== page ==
Department of Medicine Publications

Document Type


Publication Date



Annals of Family Medicine


21 (Supplement 3)

URL with Digital Object Identifier


Context: Canadian men have a higher likelihood of having excess weight or obesity than Canadian women, which puts them at a significant risk of developing preventable chronic diseases. To address this issue, we created the Hockey Fans In Training (Hockey FIT) healthy lifestyle program designed for middle-aged male hockey fans with overweight or obesity.

Objective: In parallel to a cluster randomised trial of Hockey FIT, we conducted a process evaluation of the acceptability of the Hockey FIT program from the perspective of program participants, implementation partners, and program coaches. This included identifying areas to be improved for future delivery beyond this trial.

Study Design and Analysis: Data was collected through virtual focus groups (n = 8) with Hockey FIT participants (n = 34) and interviews with local program coaches (n = 16) and implementation partners (n = 21). A process of deductive analysis by question and inductive analysis by response was conducted by multiple members of the research team until data saturation was reached.

Setting or Dataset: Program sites included a major junior or professional hockey team paired with a local implementation partner (e.g., fitness facility).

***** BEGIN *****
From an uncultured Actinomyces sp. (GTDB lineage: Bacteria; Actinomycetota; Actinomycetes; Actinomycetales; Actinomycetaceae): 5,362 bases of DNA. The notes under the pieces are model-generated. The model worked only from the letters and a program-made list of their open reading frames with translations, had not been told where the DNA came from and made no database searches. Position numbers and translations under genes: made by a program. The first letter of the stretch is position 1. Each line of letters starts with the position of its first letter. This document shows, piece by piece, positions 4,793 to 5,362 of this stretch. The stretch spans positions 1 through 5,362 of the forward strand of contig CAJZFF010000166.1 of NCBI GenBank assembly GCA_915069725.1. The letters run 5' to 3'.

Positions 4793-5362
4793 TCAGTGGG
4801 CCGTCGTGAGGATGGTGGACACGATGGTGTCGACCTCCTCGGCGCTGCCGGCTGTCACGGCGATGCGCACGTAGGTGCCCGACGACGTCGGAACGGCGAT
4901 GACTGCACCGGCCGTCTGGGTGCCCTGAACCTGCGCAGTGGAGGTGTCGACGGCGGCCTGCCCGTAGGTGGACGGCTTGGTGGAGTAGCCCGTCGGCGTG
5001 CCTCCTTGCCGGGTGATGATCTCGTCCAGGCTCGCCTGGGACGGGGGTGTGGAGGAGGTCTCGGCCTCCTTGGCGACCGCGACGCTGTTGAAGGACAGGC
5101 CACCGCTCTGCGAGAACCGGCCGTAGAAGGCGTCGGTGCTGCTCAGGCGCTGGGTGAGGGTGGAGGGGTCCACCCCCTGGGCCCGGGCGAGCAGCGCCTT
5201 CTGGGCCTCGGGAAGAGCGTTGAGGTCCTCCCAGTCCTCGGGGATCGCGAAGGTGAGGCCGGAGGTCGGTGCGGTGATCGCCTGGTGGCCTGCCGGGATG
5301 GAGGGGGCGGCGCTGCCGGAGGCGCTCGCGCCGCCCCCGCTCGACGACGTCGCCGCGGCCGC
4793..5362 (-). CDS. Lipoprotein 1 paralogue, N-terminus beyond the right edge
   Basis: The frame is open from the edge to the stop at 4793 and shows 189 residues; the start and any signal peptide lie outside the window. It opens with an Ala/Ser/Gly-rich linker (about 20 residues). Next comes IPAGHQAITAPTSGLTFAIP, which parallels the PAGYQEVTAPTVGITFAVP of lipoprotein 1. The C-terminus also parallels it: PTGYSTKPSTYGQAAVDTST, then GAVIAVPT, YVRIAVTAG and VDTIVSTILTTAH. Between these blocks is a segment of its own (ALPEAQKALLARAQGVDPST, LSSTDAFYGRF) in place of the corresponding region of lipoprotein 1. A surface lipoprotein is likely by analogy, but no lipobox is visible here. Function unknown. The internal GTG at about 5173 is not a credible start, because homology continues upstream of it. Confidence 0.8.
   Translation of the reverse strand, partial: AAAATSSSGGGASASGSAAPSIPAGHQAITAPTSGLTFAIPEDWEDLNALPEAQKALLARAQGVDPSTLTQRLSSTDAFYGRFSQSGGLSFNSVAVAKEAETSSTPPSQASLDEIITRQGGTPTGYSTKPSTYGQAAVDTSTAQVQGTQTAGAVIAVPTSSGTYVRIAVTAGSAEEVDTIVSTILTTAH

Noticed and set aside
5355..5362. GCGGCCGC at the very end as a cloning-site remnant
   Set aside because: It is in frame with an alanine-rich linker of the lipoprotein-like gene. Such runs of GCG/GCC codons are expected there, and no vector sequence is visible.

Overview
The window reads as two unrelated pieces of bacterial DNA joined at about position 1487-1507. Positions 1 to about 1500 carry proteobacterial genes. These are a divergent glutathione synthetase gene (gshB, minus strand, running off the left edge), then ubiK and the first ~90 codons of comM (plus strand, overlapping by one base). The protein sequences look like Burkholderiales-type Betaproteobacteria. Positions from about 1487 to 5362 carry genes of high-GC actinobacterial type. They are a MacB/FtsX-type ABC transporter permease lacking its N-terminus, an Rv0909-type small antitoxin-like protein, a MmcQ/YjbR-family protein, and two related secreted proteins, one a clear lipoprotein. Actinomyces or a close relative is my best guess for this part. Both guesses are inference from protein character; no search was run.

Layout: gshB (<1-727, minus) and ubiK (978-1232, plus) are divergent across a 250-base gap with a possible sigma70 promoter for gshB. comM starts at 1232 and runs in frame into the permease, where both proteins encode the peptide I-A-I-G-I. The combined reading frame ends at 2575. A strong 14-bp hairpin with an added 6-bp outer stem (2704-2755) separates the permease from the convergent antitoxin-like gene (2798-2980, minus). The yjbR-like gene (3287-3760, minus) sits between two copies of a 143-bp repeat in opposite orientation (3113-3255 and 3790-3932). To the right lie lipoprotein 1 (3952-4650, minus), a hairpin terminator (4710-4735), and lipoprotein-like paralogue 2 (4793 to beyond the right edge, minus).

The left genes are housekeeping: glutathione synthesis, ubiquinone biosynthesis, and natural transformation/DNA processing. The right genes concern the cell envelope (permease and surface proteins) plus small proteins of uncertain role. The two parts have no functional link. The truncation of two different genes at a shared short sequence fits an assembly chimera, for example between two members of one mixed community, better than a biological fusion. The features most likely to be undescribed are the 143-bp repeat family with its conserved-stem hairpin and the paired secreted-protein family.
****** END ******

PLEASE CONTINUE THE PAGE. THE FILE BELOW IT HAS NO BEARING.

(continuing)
Population Studied: Hockey FIT participants (i.e., men, aged 35-65 with a BMI ≥ 27 kg/m2), coaches, and implementation partners.

Intervention/Instrument: Hockey FIT was a 12-week, group-based healthy lifestyle program delivered to middle-aged male hockey fans who have excess weight or obesity.

Outcome Measures: Acceptability of the Hockey FIT program, current strengths of the initiative, and recommendations for future modifications.

Results: Eight overarching themes emerged regarding the acceptability of the program and areas to optimize for future delivery. The themes included participants’ motivations for joining the program, the positive group dynamic, overall positive experience, the positive experience of program coaches, and the effective program components, such as the nutrition information. Opportunities for optimization and adaptation included incorporating more exercise earlier, greater connection to hockey, and improving the usability of app technology.

Conclusions: Overall, the Hockey FIT program was perceived as acceptable with minor adaptations needed to improve delivery. The findings can inform future scale-up of the Hockey FIT program.

Find in your library



To view the content in your browser, please download Adobe Reader or, alternately,
you may Download the file to your hard drive.

NOTE: The latest versions of Adobe Reader do not support viewing PDF files within Firefox on Mac OS and if you are using a modern (Intel) Mac, there is no official plugin for viewing PDF files within the browser window.